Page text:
Margaret’s at the hospital and she greets the lady from last week who isn’t really that thrilled to see her. We learn that she’s had nine children already – five who have lived. Margaret asks more questions and the lady gets pissed. It’s none of Margaret’s business, she’ll pay her bill. Ouch. Margaret doesn’t know how to talk to her. She’s rich now. She’s not the girl she used to be and she’s clearly put her past behind her.

Nucky enters the room with the fishbowl. There’s nobody there, but there’s a $100 bill in the bowl and a voice from the adjoining room says “put the money in the bowl.” Nucky says no way is he leaving forty grand in a bowl without seeing who he’s doing business with. As he turns to leave, the door to the other room (with the hole in it) is unlatched. Nucky walks over and enters to meet Gaston Bullock Means, special investigator from the US Department of Justice. He’s the new link to Harry Daugherty. During this encounter we learn that Rothstein and George Remus are also paying for protection as Remus comes into the other room and drops his money in the fishbowl.

Back at St. Theresa’s Margaret goes to see Dr. Mason, the doctor who gave her shit last week about helping women in the community. He’s got attitude and I love it. If Maggie’s not going to hook up with Owen anymore, Dr. Mason would be a suitable substitute. She deserves to be getting it somewhere, since Nucky’s getting it from Billie instead of at home. Right? Right.

Anyway… Dr. Mason is difficult with her, pushing all her buttons and she storms out only to see Dr. Landau (the asshole administrator) in the hallway. She comes back in and tells Mason that if he’s got a real proposal for her then to spit it out. He reminds her this is a Catholic hospital and asks how she would persuade Landau. She won’t be bothering with that. And by the way… get some better pipe tobacco. I think he likes the insult and the way she then dismisses him and heads out the door.

Eli and Doyle have stopped in Tabor Heights and are watching the same gas station Rosetti was at earlier. They watch the sheriff pull into the station and Doyle gets out and goes to pay him off for a convoy that will be passing through the next day. It turns out Eli knows the sheriff as he tried to get a job in AC 10 years prior. They don’t seem to have much respect for one another and that never bodes well on this show.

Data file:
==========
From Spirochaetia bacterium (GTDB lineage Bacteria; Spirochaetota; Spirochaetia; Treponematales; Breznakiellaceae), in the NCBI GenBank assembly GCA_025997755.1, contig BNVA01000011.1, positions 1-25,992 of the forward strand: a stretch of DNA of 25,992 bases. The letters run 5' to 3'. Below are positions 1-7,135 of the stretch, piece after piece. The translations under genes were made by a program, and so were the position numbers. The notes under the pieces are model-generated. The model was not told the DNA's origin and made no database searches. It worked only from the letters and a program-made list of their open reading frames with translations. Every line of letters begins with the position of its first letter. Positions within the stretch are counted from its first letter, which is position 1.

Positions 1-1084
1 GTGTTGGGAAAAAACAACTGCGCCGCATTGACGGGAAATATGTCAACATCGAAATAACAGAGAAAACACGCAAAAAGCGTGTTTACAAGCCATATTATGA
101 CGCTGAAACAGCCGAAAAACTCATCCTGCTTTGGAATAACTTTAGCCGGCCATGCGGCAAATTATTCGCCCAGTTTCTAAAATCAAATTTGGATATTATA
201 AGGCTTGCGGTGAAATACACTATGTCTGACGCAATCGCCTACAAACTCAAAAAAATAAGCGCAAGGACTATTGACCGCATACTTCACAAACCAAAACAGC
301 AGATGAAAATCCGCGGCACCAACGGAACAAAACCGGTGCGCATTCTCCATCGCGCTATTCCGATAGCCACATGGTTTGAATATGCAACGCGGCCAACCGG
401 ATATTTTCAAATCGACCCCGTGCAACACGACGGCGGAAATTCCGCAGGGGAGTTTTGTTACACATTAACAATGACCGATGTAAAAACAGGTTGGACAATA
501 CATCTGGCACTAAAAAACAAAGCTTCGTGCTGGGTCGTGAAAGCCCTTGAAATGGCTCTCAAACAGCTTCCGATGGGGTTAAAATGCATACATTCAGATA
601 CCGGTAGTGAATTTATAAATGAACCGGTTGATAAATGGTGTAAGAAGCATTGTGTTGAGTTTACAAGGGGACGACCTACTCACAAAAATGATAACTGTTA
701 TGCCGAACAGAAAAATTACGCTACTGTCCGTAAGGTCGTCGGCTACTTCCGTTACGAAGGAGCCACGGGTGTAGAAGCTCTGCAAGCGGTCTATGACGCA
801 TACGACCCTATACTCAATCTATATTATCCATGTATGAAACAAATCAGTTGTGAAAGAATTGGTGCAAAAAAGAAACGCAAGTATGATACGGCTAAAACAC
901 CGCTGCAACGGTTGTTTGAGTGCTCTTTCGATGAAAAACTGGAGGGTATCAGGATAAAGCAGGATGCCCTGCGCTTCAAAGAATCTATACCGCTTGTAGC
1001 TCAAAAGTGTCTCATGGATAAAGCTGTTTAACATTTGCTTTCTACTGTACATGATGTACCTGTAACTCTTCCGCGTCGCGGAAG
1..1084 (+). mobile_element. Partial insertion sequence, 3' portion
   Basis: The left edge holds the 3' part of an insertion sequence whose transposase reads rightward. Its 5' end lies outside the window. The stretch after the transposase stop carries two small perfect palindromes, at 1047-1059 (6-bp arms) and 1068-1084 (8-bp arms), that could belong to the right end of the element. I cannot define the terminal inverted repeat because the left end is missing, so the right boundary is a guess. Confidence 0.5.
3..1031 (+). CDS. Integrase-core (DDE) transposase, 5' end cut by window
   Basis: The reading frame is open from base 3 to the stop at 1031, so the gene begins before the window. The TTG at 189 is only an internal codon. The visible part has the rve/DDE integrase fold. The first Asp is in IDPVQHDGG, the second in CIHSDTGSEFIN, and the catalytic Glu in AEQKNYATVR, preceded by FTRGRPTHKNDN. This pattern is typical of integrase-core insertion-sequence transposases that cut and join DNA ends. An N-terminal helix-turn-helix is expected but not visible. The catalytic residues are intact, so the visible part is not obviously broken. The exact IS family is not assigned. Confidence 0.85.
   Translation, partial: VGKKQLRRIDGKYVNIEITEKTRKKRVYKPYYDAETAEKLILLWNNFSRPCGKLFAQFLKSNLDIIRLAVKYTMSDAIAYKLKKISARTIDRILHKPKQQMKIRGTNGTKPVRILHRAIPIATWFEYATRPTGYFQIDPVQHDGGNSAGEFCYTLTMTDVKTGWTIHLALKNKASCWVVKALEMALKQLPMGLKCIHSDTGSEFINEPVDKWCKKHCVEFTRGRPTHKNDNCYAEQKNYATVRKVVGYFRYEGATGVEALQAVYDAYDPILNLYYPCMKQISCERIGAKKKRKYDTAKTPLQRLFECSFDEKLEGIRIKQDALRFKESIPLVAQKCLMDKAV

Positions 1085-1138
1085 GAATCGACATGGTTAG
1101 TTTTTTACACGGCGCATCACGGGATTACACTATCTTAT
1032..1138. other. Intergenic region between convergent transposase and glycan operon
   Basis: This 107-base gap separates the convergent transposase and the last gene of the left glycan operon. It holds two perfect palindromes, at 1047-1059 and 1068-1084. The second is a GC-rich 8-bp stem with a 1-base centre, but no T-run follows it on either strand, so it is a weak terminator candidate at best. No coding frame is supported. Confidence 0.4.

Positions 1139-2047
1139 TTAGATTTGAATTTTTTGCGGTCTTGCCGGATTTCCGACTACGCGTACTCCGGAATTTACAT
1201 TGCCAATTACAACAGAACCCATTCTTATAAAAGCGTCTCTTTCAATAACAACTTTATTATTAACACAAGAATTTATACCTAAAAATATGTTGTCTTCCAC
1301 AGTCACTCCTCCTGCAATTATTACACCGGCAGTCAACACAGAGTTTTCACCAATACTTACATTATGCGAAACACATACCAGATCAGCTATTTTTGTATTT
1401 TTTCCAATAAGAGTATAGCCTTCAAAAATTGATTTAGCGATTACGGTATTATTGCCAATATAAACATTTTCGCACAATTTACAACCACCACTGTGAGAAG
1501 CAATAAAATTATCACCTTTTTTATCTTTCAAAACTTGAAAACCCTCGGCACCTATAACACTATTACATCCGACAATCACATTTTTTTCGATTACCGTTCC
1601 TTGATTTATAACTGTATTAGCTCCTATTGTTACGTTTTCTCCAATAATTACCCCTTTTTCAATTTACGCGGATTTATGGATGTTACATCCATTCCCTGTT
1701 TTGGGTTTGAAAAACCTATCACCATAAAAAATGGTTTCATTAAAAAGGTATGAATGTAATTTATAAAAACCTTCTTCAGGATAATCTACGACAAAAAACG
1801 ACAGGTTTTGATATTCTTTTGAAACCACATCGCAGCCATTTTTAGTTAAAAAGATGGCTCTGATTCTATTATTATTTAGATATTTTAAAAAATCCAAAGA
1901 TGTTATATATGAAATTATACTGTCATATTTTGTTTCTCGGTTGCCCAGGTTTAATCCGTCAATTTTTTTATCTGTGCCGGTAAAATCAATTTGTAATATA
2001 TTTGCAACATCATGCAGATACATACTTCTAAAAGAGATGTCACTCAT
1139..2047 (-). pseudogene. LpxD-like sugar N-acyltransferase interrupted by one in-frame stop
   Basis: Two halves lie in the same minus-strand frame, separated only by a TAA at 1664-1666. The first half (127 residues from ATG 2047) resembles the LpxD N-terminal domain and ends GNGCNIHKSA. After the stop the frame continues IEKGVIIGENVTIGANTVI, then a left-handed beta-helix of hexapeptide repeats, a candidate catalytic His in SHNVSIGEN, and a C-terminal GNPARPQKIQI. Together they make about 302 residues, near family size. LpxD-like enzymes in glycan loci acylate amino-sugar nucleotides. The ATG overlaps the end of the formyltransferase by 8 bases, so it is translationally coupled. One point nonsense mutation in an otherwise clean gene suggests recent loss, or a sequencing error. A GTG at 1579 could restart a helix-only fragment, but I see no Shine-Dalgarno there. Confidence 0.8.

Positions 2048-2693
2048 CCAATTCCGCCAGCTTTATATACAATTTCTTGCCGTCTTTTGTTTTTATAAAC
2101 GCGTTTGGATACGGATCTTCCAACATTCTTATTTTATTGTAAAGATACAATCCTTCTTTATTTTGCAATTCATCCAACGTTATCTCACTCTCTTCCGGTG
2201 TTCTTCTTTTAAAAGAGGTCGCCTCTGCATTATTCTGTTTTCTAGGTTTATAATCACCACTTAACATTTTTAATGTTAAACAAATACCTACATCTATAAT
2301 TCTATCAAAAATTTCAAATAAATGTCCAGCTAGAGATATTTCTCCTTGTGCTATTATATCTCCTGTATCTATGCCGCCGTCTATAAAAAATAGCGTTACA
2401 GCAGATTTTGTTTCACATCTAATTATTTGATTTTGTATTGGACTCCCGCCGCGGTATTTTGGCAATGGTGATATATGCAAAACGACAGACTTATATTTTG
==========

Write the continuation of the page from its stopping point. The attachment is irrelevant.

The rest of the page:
Maybelle and Chalky’s older son Lester (who plays the piano) are talking about music and joking about how “jazz is the devil’s music” and they wouldn’t dare listen to or play music like that when Chlaky comes in. He tells Maybelle that Samuel came to see him and she already knows. And she doesn’t want to marry him because he’s not “interesting” like her father. She strongly implies that she’s interested in the family business and Chalky is Not. Pleased. At. All. She’s gonna marry that boy, end of story.

Doyle drops Eli off at home and dear god, you can hear all 57 of his children through the front door. He stands on the porch a moment and then knocks on the door. One of his boys opens and then all the kids are crashing into him with hugs except for his oldest boy, Will, who shakes his hand and lets Dear Old Dad know he’s the man of the house now. Will’s been working at the lumber yard and taking care of the family. He might as well slap Eli across the face, but then Baby Mama’s there hugging and kissing her dear husband whom she’s missed (because when you have that many kids, a woman needs some help, dammit!).